Earlier this week I lost two family members, one at the age of 46 in a shocking accident, the other at the age of 93 in his sleep. This global crisis has been so stressful for everyone, even those in places where the virus is getting under control, at the very least because life as we know it is changed forever. And now adding shock and grief to the mix of already complicated emotions and worries, I am in dire need of hope and positivity.
Long story short, over the last day or two I have been taking time to focus on things that bring me happiness and trying to express gratitude for even the smallest joys I'm experiencing these days. And within the context of this blog, I looked back at past entries and saw that it has been almost two years since I posted a 'small joys' list about MF related things, so here we go. Hopefully some of these things bring you joy as well, or at least cause you to consider what other joys you have to lighten your heart in these difficult times.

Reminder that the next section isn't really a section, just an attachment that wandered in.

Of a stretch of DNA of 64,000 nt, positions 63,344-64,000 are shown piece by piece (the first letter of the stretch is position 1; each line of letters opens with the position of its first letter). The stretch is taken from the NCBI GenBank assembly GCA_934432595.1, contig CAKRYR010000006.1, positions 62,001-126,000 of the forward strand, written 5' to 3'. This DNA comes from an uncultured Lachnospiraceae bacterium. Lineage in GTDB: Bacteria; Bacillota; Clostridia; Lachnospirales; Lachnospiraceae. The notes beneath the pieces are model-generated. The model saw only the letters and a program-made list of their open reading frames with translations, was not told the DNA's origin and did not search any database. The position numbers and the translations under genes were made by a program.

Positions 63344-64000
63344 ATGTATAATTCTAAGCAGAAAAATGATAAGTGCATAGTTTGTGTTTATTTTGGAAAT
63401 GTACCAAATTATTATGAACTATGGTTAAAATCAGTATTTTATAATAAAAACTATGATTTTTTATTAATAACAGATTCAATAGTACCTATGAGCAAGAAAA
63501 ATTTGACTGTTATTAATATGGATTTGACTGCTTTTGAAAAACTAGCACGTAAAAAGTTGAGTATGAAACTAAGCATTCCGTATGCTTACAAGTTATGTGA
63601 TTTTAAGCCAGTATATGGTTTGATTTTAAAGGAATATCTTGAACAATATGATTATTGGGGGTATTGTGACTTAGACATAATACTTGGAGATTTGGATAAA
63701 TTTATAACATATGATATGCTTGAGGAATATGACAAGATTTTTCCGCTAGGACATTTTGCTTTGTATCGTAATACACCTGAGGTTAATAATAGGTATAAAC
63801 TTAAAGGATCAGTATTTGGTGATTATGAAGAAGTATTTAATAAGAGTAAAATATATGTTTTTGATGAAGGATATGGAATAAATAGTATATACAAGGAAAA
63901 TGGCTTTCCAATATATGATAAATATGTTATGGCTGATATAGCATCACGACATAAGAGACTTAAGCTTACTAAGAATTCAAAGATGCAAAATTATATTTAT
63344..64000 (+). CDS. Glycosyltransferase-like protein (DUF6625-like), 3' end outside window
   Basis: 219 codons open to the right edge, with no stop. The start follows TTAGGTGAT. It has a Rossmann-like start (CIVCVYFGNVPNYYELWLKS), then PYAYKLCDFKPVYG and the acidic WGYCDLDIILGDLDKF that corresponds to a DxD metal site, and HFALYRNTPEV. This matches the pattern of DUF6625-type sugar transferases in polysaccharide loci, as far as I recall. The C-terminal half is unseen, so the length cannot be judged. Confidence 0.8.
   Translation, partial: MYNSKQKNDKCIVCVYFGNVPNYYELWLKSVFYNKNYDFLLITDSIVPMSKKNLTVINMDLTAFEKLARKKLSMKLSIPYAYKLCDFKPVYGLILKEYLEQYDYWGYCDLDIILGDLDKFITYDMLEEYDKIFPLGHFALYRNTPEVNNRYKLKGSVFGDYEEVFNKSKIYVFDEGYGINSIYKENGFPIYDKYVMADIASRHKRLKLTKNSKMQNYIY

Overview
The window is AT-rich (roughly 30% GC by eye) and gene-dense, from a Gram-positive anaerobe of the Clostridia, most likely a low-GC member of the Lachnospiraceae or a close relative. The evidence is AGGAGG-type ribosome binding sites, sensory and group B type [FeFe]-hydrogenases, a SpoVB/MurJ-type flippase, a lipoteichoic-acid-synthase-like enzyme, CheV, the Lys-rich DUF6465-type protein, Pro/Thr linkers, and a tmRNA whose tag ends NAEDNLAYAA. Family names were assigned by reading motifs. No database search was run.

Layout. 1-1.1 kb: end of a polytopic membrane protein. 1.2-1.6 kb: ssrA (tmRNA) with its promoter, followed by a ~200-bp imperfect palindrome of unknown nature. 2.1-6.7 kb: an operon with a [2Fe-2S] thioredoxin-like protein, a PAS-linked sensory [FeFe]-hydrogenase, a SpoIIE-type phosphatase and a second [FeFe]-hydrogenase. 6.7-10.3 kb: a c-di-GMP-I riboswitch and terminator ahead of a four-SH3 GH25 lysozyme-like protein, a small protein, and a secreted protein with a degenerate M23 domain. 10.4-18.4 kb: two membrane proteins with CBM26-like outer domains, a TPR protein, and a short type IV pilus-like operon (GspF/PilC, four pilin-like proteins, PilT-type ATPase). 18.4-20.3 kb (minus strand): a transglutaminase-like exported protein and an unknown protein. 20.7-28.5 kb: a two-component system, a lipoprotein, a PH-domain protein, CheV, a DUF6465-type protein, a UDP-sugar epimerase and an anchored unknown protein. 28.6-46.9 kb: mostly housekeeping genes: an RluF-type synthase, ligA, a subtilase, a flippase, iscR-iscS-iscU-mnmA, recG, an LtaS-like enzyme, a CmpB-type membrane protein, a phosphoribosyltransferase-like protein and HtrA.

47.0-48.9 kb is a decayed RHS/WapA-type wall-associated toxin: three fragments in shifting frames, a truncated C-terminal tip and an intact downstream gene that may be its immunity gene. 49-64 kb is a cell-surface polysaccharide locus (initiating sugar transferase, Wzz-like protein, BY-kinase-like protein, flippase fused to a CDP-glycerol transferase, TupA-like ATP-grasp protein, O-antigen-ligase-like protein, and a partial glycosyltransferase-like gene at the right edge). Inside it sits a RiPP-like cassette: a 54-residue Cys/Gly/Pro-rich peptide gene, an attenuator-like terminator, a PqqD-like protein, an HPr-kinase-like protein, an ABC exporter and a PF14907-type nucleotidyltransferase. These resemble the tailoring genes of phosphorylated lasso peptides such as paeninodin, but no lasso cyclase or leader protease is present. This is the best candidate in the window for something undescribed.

~ Magne has some works on exhibit at Nicolines Hus
in Kragerø. You can see photos and some video clips of the works on the gallery's Facebook page
and Instagram account
, as well as this web page
. Not only is the art stunning - I have a particular weakness for the tones of green in 'We grow in numbers' - but I am intrigued by the names of the works, as well.
It's wonderful to see what Magne has been creating; granted we don't know the relationship of these works to the pandemic, perhaps they were created before and are only now being shown due to situational delays? In any case, they are calming and beautiful and a wonderful visual and emotional break from all I am feeling now. I wish I could see works like these every day. If I lived in Kragerø, I could see myself visiting often and spending time there. I guess that's why they have chairs around the gallery, I can imagine myself sitting there happily for a while.